Patiently awaiting the Golden Years

Please wear orange

By Randall Poulton | Nov 25, 2017

Unfortunately, I saw the tragic shooting death of Karen Wrentzel coming. The following story is in no way intended to exonerate the hunter, who apparently mistook a human being for a white-tailed deer, and shot Ms. Wrentzel. That action will remain an unimaginable horror for all involved. But it is intended as a commonsense, wake-up call to the non-hunters who spend time in the woods during November. Here is my story:

It was the opening day of the 2017 deer season. My son and I were bird hunting on state-owned land west of Bangor. We were miles from the nearest house. Our 9-month-old golden retriever, clad in an orange vest, was doing his best to find us a partridge. (Working a new bird dog is gratifying and has its funny moments but there will be no levity in this story — this is a serious wake-up call.)

Suddenly, our hunt was interrupted by two large husky-type dogs running through the woods. One dog is mostly white, the other brown and grey. After a minute or so we could hear people calling the dogs — calls the dogs largely ignored. So we walked toward the voices, and the dog owners quickly appeared. A youngish couple. She was wearing a brown barn coat. He was dressed in blue jeans and a grey sweatshirt. Not a speck of red or orange on either of them.

Once they get their deer-colored dogs somewhat under control, they asked us, “Are you hunting?” OK, I get that some people are ignorant, but to ask two men clad in florescent orange carrying long guns if we are hunting struck me as absurd beyond words. During the short conversation that followed, it became apparent that these two folks had no idea that it was hunting season. I do not know if it ever registered with them that their choice to hike in the woods, sans any orange clothing, was really dumb.

Later that day, upon further reflection, I knew we were in trouble; the behavior of these two people was very likely indicative of a whole new demographic. A cohort that is expert at “texting” but clueless about hunting (unless, of course, it involves a video game). Unfortunately, my concern was soon validated, and an innocent woman is now dead.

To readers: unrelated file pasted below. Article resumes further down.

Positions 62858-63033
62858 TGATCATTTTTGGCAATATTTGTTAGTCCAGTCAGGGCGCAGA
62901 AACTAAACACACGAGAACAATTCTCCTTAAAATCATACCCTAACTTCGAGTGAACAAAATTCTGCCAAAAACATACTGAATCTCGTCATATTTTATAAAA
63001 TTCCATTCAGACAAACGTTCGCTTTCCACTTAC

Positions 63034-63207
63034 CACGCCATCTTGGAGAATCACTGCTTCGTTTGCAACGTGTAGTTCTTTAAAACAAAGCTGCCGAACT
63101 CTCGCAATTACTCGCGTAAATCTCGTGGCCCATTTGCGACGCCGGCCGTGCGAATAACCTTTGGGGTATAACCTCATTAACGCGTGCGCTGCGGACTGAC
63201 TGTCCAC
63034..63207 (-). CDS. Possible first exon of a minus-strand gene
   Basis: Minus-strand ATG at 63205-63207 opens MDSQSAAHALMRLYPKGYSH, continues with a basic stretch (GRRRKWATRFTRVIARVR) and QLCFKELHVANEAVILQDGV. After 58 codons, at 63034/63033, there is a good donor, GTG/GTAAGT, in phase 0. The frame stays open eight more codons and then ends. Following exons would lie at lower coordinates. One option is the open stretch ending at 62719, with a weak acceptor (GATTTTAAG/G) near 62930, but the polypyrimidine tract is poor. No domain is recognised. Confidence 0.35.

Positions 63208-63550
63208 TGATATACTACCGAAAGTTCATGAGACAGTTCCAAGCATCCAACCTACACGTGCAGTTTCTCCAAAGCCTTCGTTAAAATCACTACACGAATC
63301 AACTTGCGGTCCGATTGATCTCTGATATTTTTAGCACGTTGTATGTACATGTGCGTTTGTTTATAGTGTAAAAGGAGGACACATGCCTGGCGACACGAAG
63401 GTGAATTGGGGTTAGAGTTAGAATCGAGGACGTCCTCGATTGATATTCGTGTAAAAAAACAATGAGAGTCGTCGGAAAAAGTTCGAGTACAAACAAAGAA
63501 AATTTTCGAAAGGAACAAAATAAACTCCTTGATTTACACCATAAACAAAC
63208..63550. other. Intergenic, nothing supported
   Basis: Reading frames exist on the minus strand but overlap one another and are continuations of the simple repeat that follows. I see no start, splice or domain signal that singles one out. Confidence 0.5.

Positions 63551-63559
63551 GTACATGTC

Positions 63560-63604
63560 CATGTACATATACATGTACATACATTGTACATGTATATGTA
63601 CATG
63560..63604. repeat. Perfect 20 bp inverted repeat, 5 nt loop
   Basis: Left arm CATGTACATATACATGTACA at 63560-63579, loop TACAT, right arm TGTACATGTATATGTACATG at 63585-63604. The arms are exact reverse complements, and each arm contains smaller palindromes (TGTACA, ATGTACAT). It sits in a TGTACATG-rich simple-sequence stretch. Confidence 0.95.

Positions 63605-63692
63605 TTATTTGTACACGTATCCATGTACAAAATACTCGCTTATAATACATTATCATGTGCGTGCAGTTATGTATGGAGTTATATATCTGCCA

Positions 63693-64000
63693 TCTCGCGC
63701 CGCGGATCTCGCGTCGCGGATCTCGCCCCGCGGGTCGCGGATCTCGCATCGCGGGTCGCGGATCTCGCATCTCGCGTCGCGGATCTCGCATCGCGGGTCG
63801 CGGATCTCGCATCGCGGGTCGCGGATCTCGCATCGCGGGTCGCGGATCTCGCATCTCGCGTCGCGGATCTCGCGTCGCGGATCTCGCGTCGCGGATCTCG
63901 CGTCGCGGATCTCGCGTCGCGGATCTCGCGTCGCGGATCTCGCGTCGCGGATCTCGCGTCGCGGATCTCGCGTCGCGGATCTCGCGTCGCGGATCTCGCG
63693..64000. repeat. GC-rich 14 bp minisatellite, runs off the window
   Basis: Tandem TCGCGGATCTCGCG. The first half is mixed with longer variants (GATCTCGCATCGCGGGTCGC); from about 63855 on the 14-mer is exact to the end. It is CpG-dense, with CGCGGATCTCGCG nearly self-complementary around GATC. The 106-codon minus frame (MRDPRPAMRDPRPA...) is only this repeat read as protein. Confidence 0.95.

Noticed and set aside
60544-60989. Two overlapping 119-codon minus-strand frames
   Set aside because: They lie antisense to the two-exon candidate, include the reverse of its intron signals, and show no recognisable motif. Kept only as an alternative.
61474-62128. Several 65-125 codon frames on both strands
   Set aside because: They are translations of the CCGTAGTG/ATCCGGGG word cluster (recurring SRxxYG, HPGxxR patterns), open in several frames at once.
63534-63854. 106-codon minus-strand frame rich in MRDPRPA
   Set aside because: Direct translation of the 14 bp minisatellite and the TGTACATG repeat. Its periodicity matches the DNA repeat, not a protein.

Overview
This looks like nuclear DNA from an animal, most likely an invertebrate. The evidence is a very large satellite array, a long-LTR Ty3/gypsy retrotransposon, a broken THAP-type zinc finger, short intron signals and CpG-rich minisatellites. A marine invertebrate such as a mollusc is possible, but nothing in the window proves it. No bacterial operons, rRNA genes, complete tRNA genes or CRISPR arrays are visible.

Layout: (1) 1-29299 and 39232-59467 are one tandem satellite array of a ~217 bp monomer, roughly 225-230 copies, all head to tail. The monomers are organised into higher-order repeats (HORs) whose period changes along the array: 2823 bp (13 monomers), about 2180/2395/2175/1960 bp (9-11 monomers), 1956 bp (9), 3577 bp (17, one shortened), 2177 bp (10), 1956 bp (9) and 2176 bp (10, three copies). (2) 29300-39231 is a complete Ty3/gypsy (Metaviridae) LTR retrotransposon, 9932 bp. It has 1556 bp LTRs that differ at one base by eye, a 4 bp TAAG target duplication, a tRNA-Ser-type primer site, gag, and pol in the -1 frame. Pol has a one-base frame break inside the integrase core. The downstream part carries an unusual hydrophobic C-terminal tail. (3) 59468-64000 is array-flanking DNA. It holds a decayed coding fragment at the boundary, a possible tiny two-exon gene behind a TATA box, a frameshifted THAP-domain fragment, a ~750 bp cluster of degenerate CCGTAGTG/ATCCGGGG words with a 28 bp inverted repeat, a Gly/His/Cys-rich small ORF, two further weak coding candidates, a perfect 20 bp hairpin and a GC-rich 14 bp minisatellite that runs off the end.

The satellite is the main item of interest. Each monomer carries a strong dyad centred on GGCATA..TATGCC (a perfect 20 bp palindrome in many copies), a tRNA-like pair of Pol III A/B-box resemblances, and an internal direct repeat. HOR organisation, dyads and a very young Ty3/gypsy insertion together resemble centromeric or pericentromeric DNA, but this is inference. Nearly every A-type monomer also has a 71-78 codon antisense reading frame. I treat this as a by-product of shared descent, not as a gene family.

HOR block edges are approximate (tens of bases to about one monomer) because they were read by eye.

Karen Wrentzel, like the young couple with the deer colored dogs, was not wearing any orange clothing. Again, this in no way excuses the actions of the hunter who accidentally killed her. But, were Ms. Wrentzel wearing orange, she most likely would be alive today.

To hunters I say: Do not point your gun at something you do not want to kill. It is that simple. To non-hunters I say: Stay out of the woods during Maine’s four-week deer season or wear orange. Remember, you can safely enjoy the great outdoors 11 months of the year; November is a different story.

My guess is the couple we encountered would not walk down a road at night attired in dark clothing. A little common sense goes a long way, and the life you save could be your own. Wear white at night and orange in November. Oh, and put an orange collar on your dog!

This month’s did you know:

The recent mass murders will no doubt spawn another round of gun control debate. So, do gun control laws cut down on murders? Here is a case study: The city of Chicago (population 2.7 million) has mega gun control. For residents to get a license to carry from the State Police, they must complete a 16-hour training course, which includes a session on the shooting range where applicants must pass a competency test. Applicants are also subject to a criminal background check and must pay a $150 fee. Given this high bar for a license, guns are functionally illegal.

Yet Chicago has the highest murder rate in the United States. In September, there were more murders committed by firearm in Chicago (59) than people killed in the Las Vegas shooting (57). For the year, Chicago, a gun-free zone, will see well over 700 fatal shootings (not including suicides). By comparison, last year, Maine (population 1.3 million) recorded 16 homicides (I assume not all these murders were gun-related but I was unable to find a breakdown).

To summarize: adjusted for population, the murder rate in Chicago (a city with mega gun control) is about 30 times higher than in Maine (an open carry state). Think about that the next time you hear someone suggest more gun control laws will stop mass shootings.

And, once again, it seems the Texas Baptist Church shooter had a known history of both violence and mental illness. For example: A prior girlfriend called him “very sick in the head.” He had threatened his mother-in-law. He had been caught smuggling firearms onto Holloman Air Base after making death threats against military superiors. Unfortunately, the many red flags were missed or ignored.

Even then, had the Air Force followed the law, and properly reported that the church shooter had been court-martialed and found guilty for two charges of assault, it would have been at least more difficult for him to obtain his guns.

Lastly, my guess is little mention will be made of the fact that the church shooter would have killed even more innocent people if not for the heroic intervention by an armed citizen. The hero, Stephen Willeford (a former NRA instructor), risked his life to stop the carnage. After grabbing his own rifle, Willeford successfully shot and wounded the murderer, causing him to flee.

It bears repeating: the only person who can to stop a bad guy with a gun is a good guy with a gun.

Randall Poulton lives in Winterport. He writes a monthly column for The Republican Journal.

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